Second obstacle: There is no legislation on opening data that requires public data to be shared with the public.

In 2012, New York City's Open Data Act was signed to mandate all public data to be made available by the end of 2018. But since Hong Kong lacks a legal basis of open data to date, it makes the task difficult.

For example, in smart mobility, the number of private cars and light-goods vehicles has increased by more than 36 percent in the past 10 years, while the corresponding parking spaces have increased by just 8 percent. Parking is increasingly difficult, with vehicles often queuing outside parking lots or keeping circulating in the busy districts, which aggravates traffic congestion and pollution. Real-time data on vacant parking spaces can help solve the problem.

By the end of March, real-time information on vacant parking spaces on the HKeMobility application covered 96,000 parking spaces, accounting for just 42 percent of the total. In the absence of corresponding legislation, the authorities can only encourage private car parks to provide the information.

Third obstacle: The effort to engage the public is minimal without legislation on data sharing and ethics.

To improve data literacy of the public, education is crucial. I began to promote geographic information system (GIS), a professional data analytics tool, to local students in 2016. Primary and secondary school students are offered free use of GIS to identify solutions for social issues; while the Esri Young Scholars Award for tertiary students was launched in 2012 to encourage university students to create more innovative GIS applications. Meanwhile, the Development Bureau launched the Geospatial Lab to reach out to the public.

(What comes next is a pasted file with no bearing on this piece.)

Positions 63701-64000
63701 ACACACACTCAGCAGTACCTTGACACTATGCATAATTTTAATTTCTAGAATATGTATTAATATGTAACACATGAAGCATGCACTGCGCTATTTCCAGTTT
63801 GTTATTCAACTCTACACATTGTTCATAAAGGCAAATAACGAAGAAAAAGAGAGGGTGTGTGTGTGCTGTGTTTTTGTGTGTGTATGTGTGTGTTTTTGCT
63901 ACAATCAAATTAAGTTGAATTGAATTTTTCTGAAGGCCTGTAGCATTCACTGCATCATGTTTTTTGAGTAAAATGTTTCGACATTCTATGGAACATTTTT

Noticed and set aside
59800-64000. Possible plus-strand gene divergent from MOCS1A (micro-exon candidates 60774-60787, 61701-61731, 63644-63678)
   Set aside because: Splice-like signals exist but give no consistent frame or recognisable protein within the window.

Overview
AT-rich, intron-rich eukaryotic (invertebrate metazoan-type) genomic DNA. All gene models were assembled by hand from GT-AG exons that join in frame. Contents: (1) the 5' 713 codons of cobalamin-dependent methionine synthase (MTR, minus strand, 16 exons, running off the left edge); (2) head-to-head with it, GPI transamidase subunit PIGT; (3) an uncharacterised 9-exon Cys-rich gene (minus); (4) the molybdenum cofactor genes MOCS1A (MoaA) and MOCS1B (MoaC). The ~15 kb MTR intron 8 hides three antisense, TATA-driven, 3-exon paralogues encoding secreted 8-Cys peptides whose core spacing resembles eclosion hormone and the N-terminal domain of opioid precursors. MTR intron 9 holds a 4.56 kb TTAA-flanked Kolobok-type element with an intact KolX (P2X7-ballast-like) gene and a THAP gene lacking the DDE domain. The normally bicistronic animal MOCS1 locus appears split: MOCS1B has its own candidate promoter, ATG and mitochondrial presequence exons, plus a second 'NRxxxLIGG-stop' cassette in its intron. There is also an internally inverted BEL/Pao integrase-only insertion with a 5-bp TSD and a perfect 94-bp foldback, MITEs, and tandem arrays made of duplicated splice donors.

But this is not enough. I proposed to the Education Bureau to incorporate GIS into STEAM (science, technology, engineering, art, mathematics) education, so as to enrich young people's problem-solving skills, and to expand the talent pool, but it has not received any response.

In addition, to boost the digital economy, the government should facilitate a data ecosystem by establishing a trustworthy platform for the industry to share data such as mobility of mobile phone users, and consumer behavior collected by online shopping platforms. The public should also be engaged on privacy issues, and legislation is the endgame.

In summary, we need to establish a CDO as the data custodian to lead the open-data initiatives, to engage the public to improve data literacy, and develop legislation for data management on personal privacy issues. If the chief executive is serious about smart-city development, he needs to push harder to lead the way forward.



Dr. Winnie Tang

Adjunct Professor, Department of Computer Science, Faculty of Engineering; Department of Geography, Faculty of Social Sciences; and Faculty of Architecture, The University of Hong Kong